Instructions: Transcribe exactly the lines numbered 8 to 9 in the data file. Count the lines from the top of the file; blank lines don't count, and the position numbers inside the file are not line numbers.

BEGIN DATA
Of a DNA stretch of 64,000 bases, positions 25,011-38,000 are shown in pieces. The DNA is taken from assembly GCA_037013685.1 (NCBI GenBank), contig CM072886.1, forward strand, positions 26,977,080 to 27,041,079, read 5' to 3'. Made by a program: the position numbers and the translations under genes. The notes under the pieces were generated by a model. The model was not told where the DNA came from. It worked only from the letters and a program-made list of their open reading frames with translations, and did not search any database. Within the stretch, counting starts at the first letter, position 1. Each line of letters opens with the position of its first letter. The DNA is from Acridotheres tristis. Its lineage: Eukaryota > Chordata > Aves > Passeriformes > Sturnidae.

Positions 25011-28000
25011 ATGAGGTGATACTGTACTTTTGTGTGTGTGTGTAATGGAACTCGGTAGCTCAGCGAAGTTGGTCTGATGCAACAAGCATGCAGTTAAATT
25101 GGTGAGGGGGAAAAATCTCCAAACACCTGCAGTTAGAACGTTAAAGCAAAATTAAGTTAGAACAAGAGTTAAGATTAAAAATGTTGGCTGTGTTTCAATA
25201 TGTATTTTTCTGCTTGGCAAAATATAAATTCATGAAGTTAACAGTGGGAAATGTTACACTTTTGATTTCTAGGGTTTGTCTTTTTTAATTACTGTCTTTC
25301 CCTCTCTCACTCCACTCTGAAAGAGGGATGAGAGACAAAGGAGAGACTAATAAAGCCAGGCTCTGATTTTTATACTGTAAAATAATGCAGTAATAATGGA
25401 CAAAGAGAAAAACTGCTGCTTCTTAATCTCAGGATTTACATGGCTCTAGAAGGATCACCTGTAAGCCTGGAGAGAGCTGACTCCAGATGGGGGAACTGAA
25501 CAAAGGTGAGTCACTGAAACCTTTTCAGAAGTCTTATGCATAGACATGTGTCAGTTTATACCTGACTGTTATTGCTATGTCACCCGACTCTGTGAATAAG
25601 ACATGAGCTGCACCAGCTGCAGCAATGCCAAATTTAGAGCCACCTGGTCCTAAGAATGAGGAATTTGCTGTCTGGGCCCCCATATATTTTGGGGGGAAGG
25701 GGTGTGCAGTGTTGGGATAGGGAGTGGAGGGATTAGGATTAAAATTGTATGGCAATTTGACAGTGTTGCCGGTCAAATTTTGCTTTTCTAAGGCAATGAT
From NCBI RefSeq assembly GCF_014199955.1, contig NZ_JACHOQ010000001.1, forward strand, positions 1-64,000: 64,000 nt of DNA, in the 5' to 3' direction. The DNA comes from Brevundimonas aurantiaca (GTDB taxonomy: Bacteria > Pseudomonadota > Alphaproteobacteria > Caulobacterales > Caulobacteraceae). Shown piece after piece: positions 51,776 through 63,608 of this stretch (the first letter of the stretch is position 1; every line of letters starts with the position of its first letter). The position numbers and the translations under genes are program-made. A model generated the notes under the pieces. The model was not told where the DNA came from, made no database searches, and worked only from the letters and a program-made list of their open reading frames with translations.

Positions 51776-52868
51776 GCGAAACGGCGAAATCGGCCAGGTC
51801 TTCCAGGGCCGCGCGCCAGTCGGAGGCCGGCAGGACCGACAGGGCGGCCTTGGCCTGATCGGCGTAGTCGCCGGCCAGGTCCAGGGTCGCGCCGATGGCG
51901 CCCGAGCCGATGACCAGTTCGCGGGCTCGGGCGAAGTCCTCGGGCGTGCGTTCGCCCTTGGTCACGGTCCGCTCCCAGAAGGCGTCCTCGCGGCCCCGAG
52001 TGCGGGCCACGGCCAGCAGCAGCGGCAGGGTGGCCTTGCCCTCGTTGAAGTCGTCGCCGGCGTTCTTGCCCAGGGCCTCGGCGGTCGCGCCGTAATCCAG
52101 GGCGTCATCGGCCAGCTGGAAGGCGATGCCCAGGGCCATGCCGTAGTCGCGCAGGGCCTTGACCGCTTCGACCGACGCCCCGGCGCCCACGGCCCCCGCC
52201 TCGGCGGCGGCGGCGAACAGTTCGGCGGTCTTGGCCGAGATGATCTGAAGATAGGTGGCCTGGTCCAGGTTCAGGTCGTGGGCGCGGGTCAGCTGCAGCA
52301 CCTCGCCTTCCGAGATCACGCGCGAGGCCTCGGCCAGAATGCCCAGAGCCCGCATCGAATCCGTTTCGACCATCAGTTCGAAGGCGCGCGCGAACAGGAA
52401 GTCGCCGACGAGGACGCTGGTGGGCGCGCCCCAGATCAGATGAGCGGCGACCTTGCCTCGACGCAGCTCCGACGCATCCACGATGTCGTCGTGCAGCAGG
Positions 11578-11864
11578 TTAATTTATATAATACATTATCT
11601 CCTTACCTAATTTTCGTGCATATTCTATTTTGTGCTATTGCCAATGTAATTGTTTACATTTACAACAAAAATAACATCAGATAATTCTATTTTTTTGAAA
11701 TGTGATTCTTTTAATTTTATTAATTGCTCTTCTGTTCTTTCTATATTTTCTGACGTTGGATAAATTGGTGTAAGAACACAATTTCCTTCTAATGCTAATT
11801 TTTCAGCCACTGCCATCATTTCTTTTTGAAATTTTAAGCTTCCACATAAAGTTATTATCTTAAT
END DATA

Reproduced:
25501 CAAAGGTGAGTCACTGAAACCTTTTCAGAAGTCTTATGCATAGACATGTGTCAGTTTATACCTGACTGTTATTGCTATGTCACCCGACTCTGTGAATAAG
25601 ACATGAGCTGCACCAGCTGCAGCAATGCCAAATTTAGAGCCACCTGGTCCTAAGAATGAGGAATTTGCTGTCTGGGCCCCCATATATTTTGGGGGGAAGG